Brics and mortar

Muscovites have learned to expect the worst from summer: fires, coups, defaults. This year, however, the city has been in for a treat for a different kind: a massive overhaul of Moscow’s sidewalks.

Moscow authorities have began replacing the asphalt pavement with bricks on Moscow’s biggest drags in an effort to cut down, they say, on the harmful emissions the asphalt releases in the summer and also the frequency at which the sidewalks need to be replaced. For Moscow pedestrians, however, the reconstruction presents a daily dilemma: is it better to trudge through endless piles of dirt and sandpits, or risk your life among the cars on a whizzing six-lane highway?

While two months of pondering has done little to help this layman find a suitable solution – or discover the aesthetic reasoning behind some bricks being red instead of grey – the Moscow authorities are having to answer even bigger questions.

Earlier this month, one of the mayor’s deputies announced that the city would only be able to complete 400,000 sq metres this year, or about a third of the 1.1m square metres it had planned.

Moscow bricks

The city has chalked up the delay to the 16 contracted brick producers not having enough supply to finish all the work before the fall when the weather turns colder and children return from their summer dachas and go back to school.

However, one of the brick companies, Monolit-5, told Russian daily Kommersant that it was only 15-20 per cent behind on producing the number of bricks it had promised, while two other factories, Yevrotsement and Krost, said they would fulfill all their contractual obligations on time.

Sergei Sobyanin, Moscow’s mayor since the ouster of Yuri Luzhkov nearly a year ago, has vigorously defended the sidewalk programme and denied rumours that his wife was in some way benefiting from the project. (Mr Luzhkov himself has denied similar claims, especially at the end of his 18-year stewardship.)

In a Monday interview with Vedomosti, the FT’s sister paper, Sobyanin dismissed the references to his wife as ridiculous. “We had not even started the work yet before this all exploded - look, a wife, corruption. My wife works as an educator in a kindergarten and never had any ties to business. And here is all this hysteria out of nothing.”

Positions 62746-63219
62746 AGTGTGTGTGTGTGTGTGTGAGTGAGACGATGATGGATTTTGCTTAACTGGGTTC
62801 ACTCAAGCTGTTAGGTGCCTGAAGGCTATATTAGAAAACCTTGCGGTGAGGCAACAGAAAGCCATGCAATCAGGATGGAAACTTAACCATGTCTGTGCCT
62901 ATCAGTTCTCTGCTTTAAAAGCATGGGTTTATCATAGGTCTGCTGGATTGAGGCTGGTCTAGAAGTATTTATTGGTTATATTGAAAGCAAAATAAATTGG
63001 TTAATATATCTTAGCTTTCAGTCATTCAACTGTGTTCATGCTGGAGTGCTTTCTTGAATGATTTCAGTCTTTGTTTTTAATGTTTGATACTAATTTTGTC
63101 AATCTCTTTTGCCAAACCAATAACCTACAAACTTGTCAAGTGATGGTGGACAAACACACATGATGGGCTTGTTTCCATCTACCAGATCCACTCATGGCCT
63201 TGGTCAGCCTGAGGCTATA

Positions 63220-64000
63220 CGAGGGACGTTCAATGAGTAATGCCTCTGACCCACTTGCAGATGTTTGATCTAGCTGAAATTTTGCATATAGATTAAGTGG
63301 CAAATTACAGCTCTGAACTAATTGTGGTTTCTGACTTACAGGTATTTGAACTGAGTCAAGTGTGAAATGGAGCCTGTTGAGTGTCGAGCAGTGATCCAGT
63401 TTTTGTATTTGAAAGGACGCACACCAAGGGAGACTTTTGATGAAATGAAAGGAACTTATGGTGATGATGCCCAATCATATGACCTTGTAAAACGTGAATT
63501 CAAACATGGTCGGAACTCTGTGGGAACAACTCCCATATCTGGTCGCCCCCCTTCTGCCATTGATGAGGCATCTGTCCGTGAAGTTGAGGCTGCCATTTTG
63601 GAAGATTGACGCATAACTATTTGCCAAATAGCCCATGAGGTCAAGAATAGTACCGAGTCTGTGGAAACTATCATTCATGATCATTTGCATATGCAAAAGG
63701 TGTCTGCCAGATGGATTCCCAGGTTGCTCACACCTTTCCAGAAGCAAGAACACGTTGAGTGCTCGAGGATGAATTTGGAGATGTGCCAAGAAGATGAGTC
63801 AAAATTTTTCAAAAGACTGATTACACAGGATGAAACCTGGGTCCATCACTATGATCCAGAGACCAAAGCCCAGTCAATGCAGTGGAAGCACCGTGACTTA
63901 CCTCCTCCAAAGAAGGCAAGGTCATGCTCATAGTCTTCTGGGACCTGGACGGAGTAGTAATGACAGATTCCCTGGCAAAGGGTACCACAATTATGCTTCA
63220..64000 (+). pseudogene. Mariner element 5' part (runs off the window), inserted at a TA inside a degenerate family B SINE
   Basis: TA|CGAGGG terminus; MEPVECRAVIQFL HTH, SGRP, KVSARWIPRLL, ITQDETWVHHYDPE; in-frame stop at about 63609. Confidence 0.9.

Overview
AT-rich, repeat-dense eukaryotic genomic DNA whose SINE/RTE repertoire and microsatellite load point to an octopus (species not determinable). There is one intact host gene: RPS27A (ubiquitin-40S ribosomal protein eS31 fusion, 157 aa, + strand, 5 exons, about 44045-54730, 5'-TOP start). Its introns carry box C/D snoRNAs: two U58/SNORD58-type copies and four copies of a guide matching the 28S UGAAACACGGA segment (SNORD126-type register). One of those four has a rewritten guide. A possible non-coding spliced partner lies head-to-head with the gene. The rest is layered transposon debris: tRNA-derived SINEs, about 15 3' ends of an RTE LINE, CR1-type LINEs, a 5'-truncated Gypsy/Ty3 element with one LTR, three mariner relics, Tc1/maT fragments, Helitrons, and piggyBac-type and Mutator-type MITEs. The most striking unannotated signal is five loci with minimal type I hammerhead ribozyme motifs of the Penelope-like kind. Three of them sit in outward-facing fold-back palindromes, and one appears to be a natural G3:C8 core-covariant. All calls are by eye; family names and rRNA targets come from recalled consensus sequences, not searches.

Sobyanin has also had to defend the entire reasoning behind the project. In the Vedomosti interview, he notes that the entire re-pavement project would cost 2bn roubles ($70m), a small part of a 600bn rouble investment programme, while others in the administration say bricks should be able to last 15-30 years before replacement, compared to 6-7 years for asphalt.

Moscow authorities also say that the project has ecological benefits and that in the summer 1m square metres of hot asphalt can release up to 650 tonnes of harmful emissions into the air. As Sobyanin told Vedomosti: “It’s like you’re in the kitchen all the time, heating up a frying pan with motor oil.”

For this beyondbrics reporter and other pedestrians, there here have been times this summer when even that kitchen sounded more appealing to the dirty, dicey alternatives of pavement hopping. But as Mr Sobyanin reminded Muscovites, the inconvenience is just for a little while longer.

“Of course it’s uncomfortable but it’s just temporary and in two weeks, after the work is finished, no one will remember it,” he said.

Until, of course, they see the tell-tale piles of bricks of next year.

Related reading:
Sergei Sobyanin has hastened the stone age, Kommersant
Moscow ponders mayor’s face lift, The Moscow Times
Interview with Sergei Sobyanin, Vedomosti

—–
Brics and mortar series
[1] Brazil’s slums recycle
[2] China: watch that kitchen counter, it could kill you
[3] Why Czechs love swimming pools
[4] Rio de Janeiro: sun, sea, and exploding manholes
[5] A tall order for Dubai’s Muslims
[6] Cuba: let a hundred golf courses bloom
[7] Brazil: the high cost of parking
[8] Russia’s dreams of Olympic glory get more expensive
[9] Indian hotels: the Wall St effect
[10] Croatia’s spat with the Vatican

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